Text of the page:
Rosemont Decision: New Rules Will impact Mine Decision July 15, 2013

| July 16, 2013 | 0 Comments More

On July 1, the Coronado National Forest published an “administrative” environmental impact statement on the Augusta Resource Rosemont Mine and provided cooperating agencies but not the public 30 days for comment.   

Coronado Supervisor Jim Upchurch would prefer to see a final EIS completed accompanied by a Record of Decision (ROD) on the mine which approves or disapproves Rosemont by September 27.   Upchurch admits that it is a difficult milepost; mine opponents see it as impossible and probably illegal.

The July 1 EIS states that “the forest supervisor does not have the legal authority to require Rosemont to forego any of their mineral recovery”.  In other words the Coronado wants to issue a ROD approving Rosemont with conditions protecting the environment.

Meeting EPA concerns In February, 2012, following a review of the Rosemont draft EIS ,EPA Region 9 Administrator Jared Blumenfeld wrote Upchurch that the DEIS was “environmentally unsatisfactory due to inadequate information.” He added that the DEIS should be either revised and circulated for full public review or that a supplemental EIS should be developed.   Regional NEPA chief Kathy Goforth  added. “If they issue a final EIS and the final document does not address the concerns raised…they put themselves at a risk of 3rd party lawsuit.”

 “Never say Never” Upchurch said, “It wasn’t just EPA who was concerned about the DEIS legally addressing the issues   There were those zillions of letters and comments that we got.  We looked through each one and tried our best to address the issues in the 1100 pages we now have.

“I won’t be satisfied until we have covered everything,  but are we in the last stage?  There is no legal requirement that the EIS go out again to the public for final review.  But will there be further public comment on the EIS?  We will await the agency responses to this EIS and we’ll see what to do.   You never say never on that subject.”

Upchurch:  Prefer to be Done before new rules September 27    Upchurch later clarified what future public review could mean.

 

 There will be new nationwide Forest Service rules to address environmental impacts called  “Project-Level Predecisional Administrative Review Process” in effect September 27.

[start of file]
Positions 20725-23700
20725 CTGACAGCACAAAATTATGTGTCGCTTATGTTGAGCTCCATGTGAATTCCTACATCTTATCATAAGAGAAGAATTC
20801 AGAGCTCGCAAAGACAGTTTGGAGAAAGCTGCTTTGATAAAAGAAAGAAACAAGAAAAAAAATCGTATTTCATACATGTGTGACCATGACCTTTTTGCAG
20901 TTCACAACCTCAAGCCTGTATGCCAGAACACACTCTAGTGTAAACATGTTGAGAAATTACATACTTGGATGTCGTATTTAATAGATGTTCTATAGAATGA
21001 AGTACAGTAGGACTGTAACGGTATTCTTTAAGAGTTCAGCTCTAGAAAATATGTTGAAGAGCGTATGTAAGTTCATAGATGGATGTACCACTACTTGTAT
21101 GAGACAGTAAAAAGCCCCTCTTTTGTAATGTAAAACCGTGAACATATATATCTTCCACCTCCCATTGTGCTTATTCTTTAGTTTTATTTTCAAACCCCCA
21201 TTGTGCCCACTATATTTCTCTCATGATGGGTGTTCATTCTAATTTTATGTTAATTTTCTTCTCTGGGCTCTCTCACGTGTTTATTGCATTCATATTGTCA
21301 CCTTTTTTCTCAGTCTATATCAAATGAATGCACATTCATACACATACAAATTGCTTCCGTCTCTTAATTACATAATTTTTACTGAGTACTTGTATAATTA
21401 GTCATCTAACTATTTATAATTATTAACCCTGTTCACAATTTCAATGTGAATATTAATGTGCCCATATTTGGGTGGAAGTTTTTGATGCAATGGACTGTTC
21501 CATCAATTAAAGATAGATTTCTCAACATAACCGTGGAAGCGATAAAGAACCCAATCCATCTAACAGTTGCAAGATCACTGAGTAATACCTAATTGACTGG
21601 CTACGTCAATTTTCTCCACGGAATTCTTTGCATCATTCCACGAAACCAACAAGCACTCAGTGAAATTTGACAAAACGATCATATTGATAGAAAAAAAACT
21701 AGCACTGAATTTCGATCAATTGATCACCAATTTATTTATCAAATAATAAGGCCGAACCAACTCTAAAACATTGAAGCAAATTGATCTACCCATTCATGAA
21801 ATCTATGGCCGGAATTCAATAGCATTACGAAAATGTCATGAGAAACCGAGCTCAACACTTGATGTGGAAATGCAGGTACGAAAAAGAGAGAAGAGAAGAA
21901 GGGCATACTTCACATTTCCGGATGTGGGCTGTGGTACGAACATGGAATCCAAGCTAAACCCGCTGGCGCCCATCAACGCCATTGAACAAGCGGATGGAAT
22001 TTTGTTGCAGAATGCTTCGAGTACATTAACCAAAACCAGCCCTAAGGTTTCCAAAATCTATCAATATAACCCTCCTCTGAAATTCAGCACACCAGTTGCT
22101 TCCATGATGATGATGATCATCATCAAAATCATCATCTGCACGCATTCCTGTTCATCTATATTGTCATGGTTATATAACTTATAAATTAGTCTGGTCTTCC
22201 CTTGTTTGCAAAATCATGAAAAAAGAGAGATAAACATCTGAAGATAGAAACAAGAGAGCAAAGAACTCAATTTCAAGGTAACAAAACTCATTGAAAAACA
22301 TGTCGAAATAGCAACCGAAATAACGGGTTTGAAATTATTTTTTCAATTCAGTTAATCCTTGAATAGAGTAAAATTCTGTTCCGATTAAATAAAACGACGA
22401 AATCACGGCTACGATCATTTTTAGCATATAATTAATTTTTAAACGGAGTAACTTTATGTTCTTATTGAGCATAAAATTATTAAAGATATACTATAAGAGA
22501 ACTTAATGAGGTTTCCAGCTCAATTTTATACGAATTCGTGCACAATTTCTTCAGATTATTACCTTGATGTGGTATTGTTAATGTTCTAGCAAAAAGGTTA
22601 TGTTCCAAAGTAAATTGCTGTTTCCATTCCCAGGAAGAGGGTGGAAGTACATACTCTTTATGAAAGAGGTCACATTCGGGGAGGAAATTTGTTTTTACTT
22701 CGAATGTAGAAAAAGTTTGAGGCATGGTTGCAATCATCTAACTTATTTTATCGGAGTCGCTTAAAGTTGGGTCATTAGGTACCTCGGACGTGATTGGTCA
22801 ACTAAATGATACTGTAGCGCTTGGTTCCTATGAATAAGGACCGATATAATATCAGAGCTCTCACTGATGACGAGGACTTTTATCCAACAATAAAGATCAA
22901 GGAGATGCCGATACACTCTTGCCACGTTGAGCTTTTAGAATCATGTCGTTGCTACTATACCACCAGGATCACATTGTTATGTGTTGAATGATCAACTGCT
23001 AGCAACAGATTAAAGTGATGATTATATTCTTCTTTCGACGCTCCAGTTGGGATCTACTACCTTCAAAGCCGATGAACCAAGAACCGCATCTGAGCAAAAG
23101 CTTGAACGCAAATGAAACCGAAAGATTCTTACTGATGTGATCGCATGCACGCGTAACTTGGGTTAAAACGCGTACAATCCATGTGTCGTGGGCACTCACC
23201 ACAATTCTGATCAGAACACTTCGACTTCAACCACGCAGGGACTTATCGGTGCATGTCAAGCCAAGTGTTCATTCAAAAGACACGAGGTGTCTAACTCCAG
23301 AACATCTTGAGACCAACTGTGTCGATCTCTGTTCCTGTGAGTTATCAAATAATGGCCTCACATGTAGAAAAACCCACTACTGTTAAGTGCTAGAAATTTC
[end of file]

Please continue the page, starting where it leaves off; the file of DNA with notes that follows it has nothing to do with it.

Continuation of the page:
After that date the Coronado will have to issue a draft ROD approving or rejecting Rosemont instead of a final one as well as a  draft final EIS instead of a final one followed by a comment period to receive objections from the public to both prior to issuing final documents.

 Upchurch said that it would be “preferable to stay within the current appeal review process and issue our final EIS and decision before September 27    If we cannot do that we will have to notify everybody that there is a new objection process that will be implemented that will impact not just Rosemont but every Forest Service project in the country with environmental impacts.

“If we go past that date we will have to work through the review process for the first time, essentially putting things back several months. We are trying to be expeditious regarding the needs of the proponent while being thorough. The 27th isn’t a deadline and if we don’t make it the process won’t go belly-up

Forest Service Approval and subsequent Lawsuits   It is unlikely that Augusta would be sued once the Forest Service issues a ROD.  Such lawsuits are directed toward the agencies that approve mines based on how well agencies complied with protective laws.

Augusta spokeswoman Letitia Cornacchia saidwe believe the agencies have done a thorough and credible job” and had no comment on the September 27 date.

Roger Flynn of the Western Mining Action Project is an attorney for Save the Scenic Santa Ritas. In 2009 Flynn filed a lawsuit that challenged the right of Rosemont and all mines to deposit mine wastes on valid mine claims without paying full value for that land.

Flynn has historically filed the most lawsuits in the country against Federal agencies over EIS’s that have led to mine approval. His would constitute the 3rd party lawsuit referred to by EPA Region 9.

Flynn said, “The EIS is a long way from complete.  As of July 1 the Forest Service hasn’t responded to the EPA or Army Corps concerns and they will have to substantially revise the project to do so. Beyond the Forest Service ROD, other permits or approvals will be tiered on that final EIS.  The Corps 404 permit,  Endangered Species Act  approval by Fish and Wildlife to protect jaguars and other species, and historical protection criteria are dependent on a legally adequate EIS and cannot be issued without it.

The US Fish and Wildlife has found that the mine has an acceptable Endangered Species impact based on the current version, however it will have to base a final decision on a final EIS.

Flynn added that an EIS authorizes nothing, and potential litigation on Rosemont would be based on issuance of a ROD and the specific alternative an agency chose. 

Among organizations that have filed or said they would file litigation on Rosemont are Save the Scenic Santa Ritas, FICO pecan orchards, Center for Biological Diversity and the Tohono O’odham  Nation who is lobbying Congress to delay approval.  Pima County has not done so but has provided comments challenging the legality of the process.

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